Still Water by Jewelle Gomez

BLF Press | 2022

In this poetry collection, Gomez “contemplates her sexuality, multi-ethnic and class identities, and what it means to experience love, loss, grief, friendship, and solidarity with other women during times of political upheaval.”




something sweet and filled with blood by melissa christine goodrum 

great weather for MEDIA | 2019

In her second poetry collection, goodrum “shakes up convention by imagining the inner lives and thoughts of [her] subjects through the lens of current day politics and issues of race and gender identity.”




Wound from the Mouth of a Wound by torrin a. greathouse

Milkweed Editions | 2020

Selected by Aimee Nezhukumatathil as the winner of the 2020 Ballard Spahr Prize for Poetry, greathouse’s debut collection “challenges a canon that decides what shades of beauty deserve to live in a poem.”




Earshot by Kimiko Hahn

Hanging Loose Press | 1992

According to Jessica Hagedorn, Hahn’s second collection is a “sensual maze of language and startling imagery. Hahn’s poetry intoxicates you with her sexual passion, her rigorous intelligence, and the luminous quality of her writing.”




Interventions for Women by Angela Hume

Omnidawn | 2021

In this poetry collection, Hume “writes directly about the experience of womanhood, addressing the boundaries and pressures imposed from childhood on.”




In Our Beautiful Bones by Zilka Joseph

Mayapple Press | 2021

In this poetry collection, Joseph “creates powerful collages from mythology, folklore, fairy tales, Scripture, world history and culture, literature, music, food, and current events.”




Grayling by Jenifer Browne Lawrence

Perugia Press | 2015

This poetry collection “moves through the interior wilderness of a woman shaped by and inhabiting the rough country of her upbringing.”




Architects of the Imaginary / Los arquitectos del imaginario by Marta López-Luaces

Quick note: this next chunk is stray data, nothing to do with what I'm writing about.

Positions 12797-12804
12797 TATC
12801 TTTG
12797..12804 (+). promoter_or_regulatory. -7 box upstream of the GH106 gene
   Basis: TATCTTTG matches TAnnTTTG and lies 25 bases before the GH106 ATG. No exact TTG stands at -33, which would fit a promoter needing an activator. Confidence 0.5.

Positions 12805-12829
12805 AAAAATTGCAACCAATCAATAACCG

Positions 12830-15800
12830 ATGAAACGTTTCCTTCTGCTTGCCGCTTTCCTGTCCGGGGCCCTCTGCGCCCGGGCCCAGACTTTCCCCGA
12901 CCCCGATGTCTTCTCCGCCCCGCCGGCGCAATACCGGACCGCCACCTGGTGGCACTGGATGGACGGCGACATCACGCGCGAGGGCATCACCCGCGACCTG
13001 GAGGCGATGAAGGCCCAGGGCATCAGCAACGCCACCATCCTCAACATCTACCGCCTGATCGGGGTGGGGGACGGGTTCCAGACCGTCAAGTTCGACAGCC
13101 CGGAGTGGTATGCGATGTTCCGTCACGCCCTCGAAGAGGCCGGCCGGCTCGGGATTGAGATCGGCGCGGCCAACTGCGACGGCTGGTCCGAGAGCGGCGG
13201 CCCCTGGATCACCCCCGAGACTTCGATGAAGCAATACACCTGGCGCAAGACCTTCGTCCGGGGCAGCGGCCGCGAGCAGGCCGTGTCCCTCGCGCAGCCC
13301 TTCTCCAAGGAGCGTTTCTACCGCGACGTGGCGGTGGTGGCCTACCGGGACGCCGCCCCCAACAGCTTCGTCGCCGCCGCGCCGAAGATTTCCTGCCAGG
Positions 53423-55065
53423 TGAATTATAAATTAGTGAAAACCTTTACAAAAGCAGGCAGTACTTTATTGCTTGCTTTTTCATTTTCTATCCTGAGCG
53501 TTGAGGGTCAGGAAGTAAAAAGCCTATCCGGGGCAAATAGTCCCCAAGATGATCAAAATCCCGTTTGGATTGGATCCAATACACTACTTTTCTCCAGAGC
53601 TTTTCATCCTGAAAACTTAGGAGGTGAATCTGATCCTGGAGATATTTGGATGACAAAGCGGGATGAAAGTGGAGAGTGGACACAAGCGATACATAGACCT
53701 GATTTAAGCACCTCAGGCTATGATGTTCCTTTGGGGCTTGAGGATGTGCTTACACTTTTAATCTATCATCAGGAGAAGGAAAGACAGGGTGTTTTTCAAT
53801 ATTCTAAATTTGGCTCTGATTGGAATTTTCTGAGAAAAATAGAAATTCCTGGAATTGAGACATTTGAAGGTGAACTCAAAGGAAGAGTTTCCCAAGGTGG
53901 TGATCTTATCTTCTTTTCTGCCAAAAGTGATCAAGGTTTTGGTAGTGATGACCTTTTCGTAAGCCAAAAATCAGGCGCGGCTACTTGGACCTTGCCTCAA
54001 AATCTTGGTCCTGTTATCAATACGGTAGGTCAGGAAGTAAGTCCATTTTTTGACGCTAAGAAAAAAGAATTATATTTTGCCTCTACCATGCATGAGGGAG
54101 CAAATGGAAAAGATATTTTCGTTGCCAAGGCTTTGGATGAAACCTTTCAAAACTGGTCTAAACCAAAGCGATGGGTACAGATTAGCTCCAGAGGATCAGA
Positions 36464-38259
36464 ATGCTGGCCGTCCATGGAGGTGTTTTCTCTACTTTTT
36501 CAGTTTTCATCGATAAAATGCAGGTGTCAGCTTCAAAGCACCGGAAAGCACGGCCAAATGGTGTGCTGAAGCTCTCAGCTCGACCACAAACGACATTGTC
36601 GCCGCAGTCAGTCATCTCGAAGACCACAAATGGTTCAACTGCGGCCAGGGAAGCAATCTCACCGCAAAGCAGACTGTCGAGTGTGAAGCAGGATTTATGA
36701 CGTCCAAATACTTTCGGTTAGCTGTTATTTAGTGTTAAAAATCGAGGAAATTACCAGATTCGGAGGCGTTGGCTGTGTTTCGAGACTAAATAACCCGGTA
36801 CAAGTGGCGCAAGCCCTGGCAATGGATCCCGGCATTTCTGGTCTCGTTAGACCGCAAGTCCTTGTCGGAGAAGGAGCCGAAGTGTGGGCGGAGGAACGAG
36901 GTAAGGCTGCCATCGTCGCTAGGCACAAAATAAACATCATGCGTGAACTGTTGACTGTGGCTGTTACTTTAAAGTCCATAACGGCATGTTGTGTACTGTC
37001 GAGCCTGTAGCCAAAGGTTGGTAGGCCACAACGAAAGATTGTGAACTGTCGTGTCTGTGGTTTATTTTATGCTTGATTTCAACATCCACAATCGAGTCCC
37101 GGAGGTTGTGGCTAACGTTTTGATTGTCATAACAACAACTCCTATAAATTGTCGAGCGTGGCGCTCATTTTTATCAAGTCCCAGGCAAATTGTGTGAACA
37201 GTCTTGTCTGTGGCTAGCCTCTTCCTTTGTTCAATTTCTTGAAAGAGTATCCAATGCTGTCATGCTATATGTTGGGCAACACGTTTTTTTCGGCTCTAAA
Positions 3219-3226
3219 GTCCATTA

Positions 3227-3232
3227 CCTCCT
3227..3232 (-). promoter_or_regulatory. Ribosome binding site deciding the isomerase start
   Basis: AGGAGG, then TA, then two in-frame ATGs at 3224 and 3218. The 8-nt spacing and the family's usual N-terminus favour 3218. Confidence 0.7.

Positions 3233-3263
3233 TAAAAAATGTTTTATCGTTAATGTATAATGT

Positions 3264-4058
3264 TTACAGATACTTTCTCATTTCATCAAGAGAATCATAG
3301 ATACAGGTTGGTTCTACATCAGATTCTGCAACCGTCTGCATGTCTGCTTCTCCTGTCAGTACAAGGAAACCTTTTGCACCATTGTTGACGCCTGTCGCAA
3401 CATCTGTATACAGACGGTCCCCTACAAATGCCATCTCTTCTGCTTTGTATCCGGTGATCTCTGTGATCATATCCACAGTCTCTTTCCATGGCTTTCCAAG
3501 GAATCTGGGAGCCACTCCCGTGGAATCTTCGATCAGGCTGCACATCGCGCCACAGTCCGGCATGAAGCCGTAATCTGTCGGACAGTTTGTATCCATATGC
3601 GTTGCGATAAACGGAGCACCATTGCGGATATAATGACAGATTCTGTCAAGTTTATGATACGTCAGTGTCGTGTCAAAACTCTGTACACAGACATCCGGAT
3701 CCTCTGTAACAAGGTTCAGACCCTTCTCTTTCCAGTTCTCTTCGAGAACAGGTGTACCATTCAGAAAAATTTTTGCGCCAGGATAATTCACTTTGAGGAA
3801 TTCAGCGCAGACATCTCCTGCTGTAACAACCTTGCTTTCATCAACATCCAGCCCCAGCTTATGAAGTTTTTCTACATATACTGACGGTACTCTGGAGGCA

Translated from the Spanish by G. J. Racz

Gival Press | 2022

According to Peter Gizzi, in this bilingual poetry collection “the world and its phenomena are respected, named, and given their proper occupation.”




Sonnets by Bernadette Mayer

Tender Buttons Press | 2014

This 25th-anniversary edition of Sonnets includes the newly published “Skinny Sonnets” and an introduction by Lee Ann Brown.




Disputed Site by Kate Monaghan

Gival Press | 2022

According to Henri Cole, the poems in this collection “yearn for a planet without hateful border stations, floating-trash islands, and elaborate human grief.”




Mary’s Dust by Melinda Mueller

Entre Ríos Books | 2017

The poems in this collection—which includes a digital download of a new work by cellist Lori Goldston—”startlingly reconfigure what we thought we knew about confinement and loss, liberation and love.”




Dialect of Distant Harbors by Dipika Mukherjee

CavanKerry Press | 2022

Mukherjee’s poetry collection “summons a shared humanity to examine issues of illness and family.”




Hail and Farewell by Abby E. Murray

Perugia Press | 2020

Murray’s debut poetry collection is “a bold examination of the intimate relationship between a soldier and a pacifist, bound together by choice,” revealing “a wife’s perspective during her husband’s deployments to Iraq and Afghanistan, including the whiplash of infertility experienced between tours.”




Ashore by Laurel Nakanishi

Tupelo Press | 2021

According to Campbell McGrath, Nakanishi’s debut poetry collection is “a document of lyrical witness steeped in the language, history and mythology of her native Hawaii.”




Nasty Women Poets: An Unapologetic Anthology of Subversive Verse

Lost Horse Press | 2017

Edited by Grace Bauer and Julie Kane, this poetry anthology features poets who “sing, swear, swagger, and celebrate, and stake claim to life and art on their own terms.”